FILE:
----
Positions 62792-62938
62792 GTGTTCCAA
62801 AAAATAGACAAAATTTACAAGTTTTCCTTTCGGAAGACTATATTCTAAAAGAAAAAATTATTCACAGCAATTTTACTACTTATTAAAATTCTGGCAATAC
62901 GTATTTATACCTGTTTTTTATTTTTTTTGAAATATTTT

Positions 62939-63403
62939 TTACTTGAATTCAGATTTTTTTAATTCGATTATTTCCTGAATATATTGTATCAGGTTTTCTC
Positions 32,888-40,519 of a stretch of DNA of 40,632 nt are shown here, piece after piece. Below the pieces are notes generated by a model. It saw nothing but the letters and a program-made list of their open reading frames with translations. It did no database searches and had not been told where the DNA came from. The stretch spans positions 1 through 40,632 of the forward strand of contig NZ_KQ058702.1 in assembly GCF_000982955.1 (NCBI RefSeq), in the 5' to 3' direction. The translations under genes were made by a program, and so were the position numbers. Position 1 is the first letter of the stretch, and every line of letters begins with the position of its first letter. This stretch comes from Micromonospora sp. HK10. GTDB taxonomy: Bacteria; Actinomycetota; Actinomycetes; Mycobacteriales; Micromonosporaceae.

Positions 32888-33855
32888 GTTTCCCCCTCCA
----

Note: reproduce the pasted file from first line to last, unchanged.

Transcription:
Positions 62792-62938
62792 GTGTTCCAA
62801 AAAATAGACAAAATTTACAAGTTTTCCTTTCGGAAGACTATATTCTAAAAGAAAAAATTATTCACAGCAATTTTACTACTTATTAAAATTCTGGCAATAC
62901 GTATTTATACCTGTTTTTTATTTTTTTTGAAATATTTT

Positions 62939-63403
62939 TTACTTGAATTCAGATTTTTTTAATTCGATTATTTCCTGAATATATTGTATCAGGTTTTCTC
Positions 32,888-40,519 of a stretch of DNA of 40,632 nt are shown here, piece after piece. Below the pieces are notes generated by a model. It saw nothing but the letters and a program-made list of their open reading frames with translations. It did no database searches and had not been told where the DNA came from. The stretch spans positions 1 through 40,632 of the forward strand of contig NZ_KQ058702.1 in assembly GCF_000982955.1 (NCBI RefSeq), in the 5' to 3' direction. The translations under genes were made by a program, and so were the position numbers. Position 1 is the first letter of the stretch, and every line of letters begins with the position of its first letter. This stretch comes from Micromonospora sp. HK10. GTDB taxonomy: Bacteria; Actinomycetota; Actinomycetes; Mycobacteriales; Micromonosporaceae.

Positions 32888-33855
32888 GTTTCCCCCTCCA